The University at Buffalo announced Wednesday that it is bringing nine students home who are currently studying abroad in countries affected by the novel coronavirus.
The decision followed an announcement from New York Governor Andrew M. Cuomo Wednesday morning that all State University of New York and City University of New York study abroad programs in China, Italy, Japan, Iran and South Korea—five global hotspots of infection for the new virus—have been suspended effective immediately.
As a result, UB Provost A. Scott Weber said eight students in Italy and one student in South Korea have been instructed to return to the United States.
“Our students will be transported back to the U.S. in chartered flights arranged by SUNY from South Korea, Italy and Japan to New York’s Stewart International Airport in the coming days,” Weber said. “We contacted each UB student and informed them of this decision and we are currently assisting SUNY in coordinating our students’ return.”
About 300 SUNY and CUNY students will be returning to New York State from the five countries, according to Gov. Cuomo. All of them will enter a 14-day quarantine at designated SUNY campuses upon their return.
Weber said it’s possible some students could be quarantined at UB, but the university does not know which campuses will be used at this time.
The university is also canceling all UB-related international trips involving students for the rest of the spring semester—even to countries not currently affected by the coronavirus.
“We made these decisions because the health and safety of our students is of paramount importance to the university whether they’re pursuing their education at our home campus or anywhere in the world,” Weber said.
And while UB can’t force any students to cancel personal travel plans, Director of Student Health Services Susan Snyder said she urges the campus community to rethink international spring break trips.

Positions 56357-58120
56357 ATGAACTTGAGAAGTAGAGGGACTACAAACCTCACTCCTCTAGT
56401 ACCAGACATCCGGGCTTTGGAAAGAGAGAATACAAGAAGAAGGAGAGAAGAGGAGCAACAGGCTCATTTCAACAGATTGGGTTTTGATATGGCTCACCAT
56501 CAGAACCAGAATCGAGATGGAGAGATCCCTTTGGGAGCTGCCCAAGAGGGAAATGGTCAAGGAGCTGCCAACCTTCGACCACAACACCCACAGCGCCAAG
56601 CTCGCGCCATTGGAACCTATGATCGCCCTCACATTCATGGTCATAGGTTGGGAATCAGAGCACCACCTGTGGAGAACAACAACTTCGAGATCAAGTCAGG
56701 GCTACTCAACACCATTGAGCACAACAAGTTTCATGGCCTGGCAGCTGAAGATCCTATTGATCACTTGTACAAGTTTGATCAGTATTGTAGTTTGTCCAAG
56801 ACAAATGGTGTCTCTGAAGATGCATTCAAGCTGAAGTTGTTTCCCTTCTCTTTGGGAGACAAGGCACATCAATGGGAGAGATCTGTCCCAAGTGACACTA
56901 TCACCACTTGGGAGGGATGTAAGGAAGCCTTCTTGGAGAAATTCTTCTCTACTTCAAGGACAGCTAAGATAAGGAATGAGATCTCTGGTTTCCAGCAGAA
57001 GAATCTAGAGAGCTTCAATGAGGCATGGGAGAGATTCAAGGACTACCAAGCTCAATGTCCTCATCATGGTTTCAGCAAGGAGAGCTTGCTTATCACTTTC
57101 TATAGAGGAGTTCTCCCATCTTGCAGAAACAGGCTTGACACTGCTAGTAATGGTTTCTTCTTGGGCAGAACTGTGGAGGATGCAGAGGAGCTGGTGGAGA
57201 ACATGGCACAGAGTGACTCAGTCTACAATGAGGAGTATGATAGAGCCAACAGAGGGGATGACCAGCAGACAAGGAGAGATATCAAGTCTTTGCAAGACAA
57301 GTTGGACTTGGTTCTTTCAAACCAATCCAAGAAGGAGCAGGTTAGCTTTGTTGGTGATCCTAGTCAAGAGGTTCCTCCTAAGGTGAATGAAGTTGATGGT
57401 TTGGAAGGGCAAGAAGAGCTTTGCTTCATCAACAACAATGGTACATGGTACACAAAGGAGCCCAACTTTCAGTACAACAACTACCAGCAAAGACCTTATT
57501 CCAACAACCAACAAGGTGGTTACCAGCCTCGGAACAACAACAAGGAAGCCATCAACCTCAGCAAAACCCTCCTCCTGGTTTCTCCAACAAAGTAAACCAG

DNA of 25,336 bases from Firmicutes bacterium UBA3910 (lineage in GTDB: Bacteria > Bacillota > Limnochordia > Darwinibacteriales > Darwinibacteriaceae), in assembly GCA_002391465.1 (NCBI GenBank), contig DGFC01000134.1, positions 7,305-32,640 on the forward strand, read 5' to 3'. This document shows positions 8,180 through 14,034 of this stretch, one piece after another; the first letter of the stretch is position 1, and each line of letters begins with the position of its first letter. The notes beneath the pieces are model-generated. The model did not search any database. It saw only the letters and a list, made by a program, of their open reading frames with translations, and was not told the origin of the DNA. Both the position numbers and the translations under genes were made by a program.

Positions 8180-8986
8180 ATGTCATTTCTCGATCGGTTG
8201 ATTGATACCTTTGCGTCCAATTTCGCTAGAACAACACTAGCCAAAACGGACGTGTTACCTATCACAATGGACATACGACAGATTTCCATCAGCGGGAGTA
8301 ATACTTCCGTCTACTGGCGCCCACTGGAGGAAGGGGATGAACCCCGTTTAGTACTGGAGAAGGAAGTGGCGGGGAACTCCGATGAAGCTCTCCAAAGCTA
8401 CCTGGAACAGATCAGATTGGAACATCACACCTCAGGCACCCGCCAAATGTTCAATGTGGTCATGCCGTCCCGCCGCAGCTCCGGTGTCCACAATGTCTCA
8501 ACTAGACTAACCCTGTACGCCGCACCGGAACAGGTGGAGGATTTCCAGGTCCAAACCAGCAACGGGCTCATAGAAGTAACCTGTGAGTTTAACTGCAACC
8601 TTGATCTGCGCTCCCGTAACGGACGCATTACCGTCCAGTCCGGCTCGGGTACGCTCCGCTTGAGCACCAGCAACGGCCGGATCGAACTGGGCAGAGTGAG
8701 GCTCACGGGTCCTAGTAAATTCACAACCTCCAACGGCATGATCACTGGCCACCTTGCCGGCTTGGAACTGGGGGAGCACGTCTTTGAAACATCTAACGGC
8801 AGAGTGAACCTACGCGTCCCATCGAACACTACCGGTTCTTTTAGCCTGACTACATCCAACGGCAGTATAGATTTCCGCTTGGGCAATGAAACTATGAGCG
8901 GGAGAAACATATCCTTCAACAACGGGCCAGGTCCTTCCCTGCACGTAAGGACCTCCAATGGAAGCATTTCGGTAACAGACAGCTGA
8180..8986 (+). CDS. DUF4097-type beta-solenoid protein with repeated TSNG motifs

“We strongly recommend they [students] look at where they’re going [and] where their layovers are,” Snyder said. “If they have a way of backing out of that without a big financial impact, we’re really recommending that students and really faculty and staff consider not traveling internationally.”
Snyder also discussed the university’s protocols for handling potential cases of the virus, which she said is “ever-evolving.”
“Every day we are monitoring what’s happening. ‘What’s the CDC [Centers for Disease Control] saying? What is New York State saying, what is the local government saying?’” Snyder said.
“If we have a student of concern, so whether it is a travel history that’s concerning or whether they have flu-like systems that are concerning them, we’re triaging those students. We’re collecting the information and we’re talking to Erie County. Erie County is really guiding us as to what we need to do with those students.”
Snyder also said that, as per Erie County guidelines, the university will only share numbers when or if a student tests positive for the coronavirus. It will not share numbers of how many students’ tests come back with negative results.
Weber added that UB has been making plans since mid-January for all campus operations in the event of a potential outbreak of the new virus. UB President Satish K. Tripathi also announced this week the creation of a COVID-19* Advisory Committee comprised of faculty, students and staff from across the university, which is intended to provide perspective and advice on the evolving situation.
*COVID-19 is the name of the disease caused by the new coronavirus.